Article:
Tutorial :Are PHP MVC Controllers implemented by url rewrite?



Question:

The controller in a Java EE application may be represented by a servlet, which may be currently implemented using JavaServer Faces (JSF).

But in PHP there is no such servlet,so I guess is it implemented by url rewrite?

So that every request is directed to that controller?


Solution:1

It can be done with mod_rewrite but mostly in php there is a front-controller mechanisim which does all controlling through a single file. In this way, all controllers are specified in the url. See this for more explanation about controllers and mvc in php.


Solution:2

I think that's called the Front Controller pattern http://en.wikipedia.org/wiki/Front_controller and usually is achieved via mod_rewrite rules that any requests for phisically nonexisting files is redirected to index.php which then decides what to do.


Solution:3

MVC in PHP typically makes use of a front controller, which serves as the only entry point into the application.

This is usually implemented by using mod_rewrite to point all requests to a php file containing your bootstrap code.

This bootstrap code will contain your front controller.

The front controller takes it from there, redirecting the request based on the input parameters to the appropriate controller. Your target controller is usually specified as one of the parameters.

So, when you hit:

http://yourdomain.com/blog/new  

The application would redirect the request to your bootstrap code with your front controller, which will interpret this input to mean 'blog' is the requested controller, 'new' is the action. It would then instantiate the 'blog' controller, pass it the 'new' action, and the rest is standard MVC.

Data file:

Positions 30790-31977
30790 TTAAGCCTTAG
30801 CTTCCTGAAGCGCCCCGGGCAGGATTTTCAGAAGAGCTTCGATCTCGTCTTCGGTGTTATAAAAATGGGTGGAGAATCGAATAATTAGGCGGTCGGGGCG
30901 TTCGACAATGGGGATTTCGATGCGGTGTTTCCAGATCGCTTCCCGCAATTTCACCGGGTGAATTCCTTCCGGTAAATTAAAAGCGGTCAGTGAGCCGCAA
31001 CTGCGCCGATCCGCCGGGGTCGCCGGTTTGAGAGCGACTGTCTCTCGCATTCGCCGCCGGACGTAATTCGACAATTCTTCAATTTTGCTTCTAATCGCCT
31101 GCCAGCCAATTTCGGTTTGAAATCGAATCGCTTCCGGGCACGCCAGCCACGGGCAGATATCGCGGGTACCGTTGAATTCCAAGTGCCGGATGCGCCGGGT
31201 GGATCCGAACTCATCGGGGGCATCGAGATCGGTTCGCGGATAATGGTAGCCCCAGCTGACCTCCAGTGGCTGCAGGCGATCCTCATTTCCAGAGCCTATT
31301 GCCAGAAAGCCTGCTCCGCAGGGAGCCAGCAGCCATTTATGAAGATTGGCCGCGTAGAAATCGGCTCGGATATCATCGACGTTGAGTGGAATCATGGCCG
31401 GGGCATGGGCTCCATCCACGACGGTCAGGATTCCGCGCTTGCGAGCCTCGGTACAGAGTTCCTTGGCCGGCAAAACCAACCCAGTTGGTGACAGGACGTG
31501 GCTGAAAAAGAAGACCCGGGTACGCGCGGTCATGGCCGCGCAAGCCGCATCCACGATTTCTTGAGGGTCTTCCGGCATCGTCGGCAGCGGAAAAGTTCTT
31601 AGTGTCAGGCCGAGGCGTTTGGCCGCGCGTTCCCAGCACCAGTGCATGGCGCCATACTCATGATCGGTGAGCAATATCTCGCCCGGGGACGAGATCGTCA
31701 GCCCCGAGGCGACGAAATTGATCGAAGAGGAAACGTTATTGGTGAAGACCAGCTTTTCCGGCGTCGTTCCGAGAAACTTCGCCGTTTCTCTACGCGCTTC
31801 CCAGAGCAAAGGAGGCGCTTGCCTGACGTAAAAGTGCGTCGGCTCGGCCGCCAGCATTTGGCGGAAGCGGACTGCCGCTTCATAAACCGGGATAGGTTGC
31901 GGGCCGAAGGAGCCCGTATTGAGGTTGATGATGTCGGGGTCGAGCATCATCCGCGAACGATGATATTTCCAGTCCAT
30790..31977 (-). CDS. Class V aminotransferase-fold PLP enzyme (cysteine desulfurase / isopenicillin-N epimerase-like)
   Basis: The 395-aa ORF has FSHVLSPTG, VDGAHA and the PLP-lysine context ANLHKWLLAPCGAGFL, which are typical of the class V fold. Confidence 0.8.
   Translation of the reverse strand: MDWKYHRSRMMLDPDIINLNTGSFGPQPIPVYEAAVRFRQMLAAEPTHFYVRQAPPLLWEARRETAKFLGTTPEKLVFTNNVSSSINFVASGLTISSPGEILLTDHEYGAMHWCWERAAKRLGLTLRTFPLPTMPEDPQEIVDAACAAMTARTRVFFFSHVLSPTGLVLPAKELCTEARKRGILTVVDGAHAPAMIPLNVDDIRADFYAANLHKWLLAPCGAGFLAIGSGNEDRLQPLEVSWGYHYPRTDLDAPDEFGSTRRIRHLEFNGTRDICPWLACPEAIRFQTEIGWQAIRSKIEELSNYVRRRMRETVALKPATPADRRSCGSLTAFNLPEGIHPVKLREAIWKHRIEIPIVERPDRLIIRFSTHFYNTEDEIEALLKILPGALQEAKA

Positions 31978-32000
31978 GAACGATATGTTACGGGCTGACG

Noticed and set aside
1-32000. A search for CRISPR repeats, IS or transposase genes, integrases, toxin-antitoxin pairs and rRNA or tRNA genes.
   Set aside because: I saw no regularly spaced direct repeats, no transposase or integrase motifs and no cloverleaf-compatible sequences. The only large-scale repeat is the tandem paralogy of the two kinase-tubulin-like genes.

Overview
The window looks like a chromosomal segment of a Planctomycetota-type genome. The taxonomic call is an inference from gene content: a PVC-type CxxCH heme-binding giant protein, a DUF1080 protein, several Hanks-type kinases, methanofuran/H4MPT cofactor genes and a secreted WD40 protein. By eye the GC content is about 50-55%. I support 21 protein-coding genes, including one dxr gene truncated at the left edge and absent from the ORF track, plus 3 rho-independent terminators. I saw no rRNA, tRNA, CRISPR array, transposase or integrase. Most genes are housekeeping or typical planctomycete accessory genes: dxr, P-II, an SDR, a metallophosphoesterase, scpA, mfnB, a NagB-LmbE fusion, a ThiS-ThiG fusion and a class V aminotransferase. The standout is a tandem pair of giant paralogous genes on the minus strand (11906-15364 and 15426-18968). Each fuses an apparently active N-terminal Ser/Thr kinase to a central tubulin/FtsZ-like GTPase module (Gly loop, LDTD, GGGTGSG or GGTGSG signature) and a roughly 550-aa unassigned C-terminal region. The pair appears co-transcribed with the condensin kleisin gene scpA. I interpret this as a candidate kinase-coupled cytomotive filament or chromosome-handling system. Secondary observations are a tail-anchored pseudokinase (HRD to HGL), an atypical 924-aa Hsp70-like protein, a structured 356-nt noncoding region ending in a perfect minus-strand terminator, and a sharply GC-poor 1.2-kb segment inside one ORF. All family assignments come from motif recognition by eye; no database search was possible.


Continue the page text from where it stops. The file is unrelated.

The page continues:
Solution:4

As most of the other answers have shown, usually mod_rewrite is the way to do it. But, if you don't want to use mod_rewrite, you can let your bootstrap file actually configure variables from the URL itself.

I use a couple of my own functions which creates an array from a URL, so:

site.com/page/welcome/param1/param2  

becomes

$url[0] = 'page'  $url[1] = 'welcome'  $url[2] = 'param1'  $url[3] = 'param2'  

and then I can pass the $url array to my Router and it decides which parts of the Controller/Action/Param call each element belongs to.

The same URL request shown above creates the Controller/Action/Param call:

// http request for site.com/page/welcome/param1/param2  $controller = new Page_Controller('param1', 'param2');  $controller->welcomeAction();  

while, depending on the settings in my Router object, I can create subdirectories, such as for calls to 'admin/':

// http request for site.com/admin/page/welcome/param1/param2  $controller = new Admin_Page_Controller('param1', 'param2');  $controller->welcomeAction();  

With url_rewrite I think it would be harder (still possible though) to add those reroutes in, and with my method (Some frameworks might also do it, not too sure) it allows you to customize it more, ie you can edit the $url array if needed before passing it to the Router object.

I'm not sure what the negatives are in using this method, but it works pretty well for me!


Solution:5

You would use mod_rewrite to redirect everything to the index.php file. So you use mod_rewrite if you want this:

http://example.com/page/welcome

and not

http://example.com/index.php?page/welcome

or

http://example.com/index.php?controller=page&action=welcome


Note:If u also have question or solution just comment us below or mail us on toontricks1994@gmail.com
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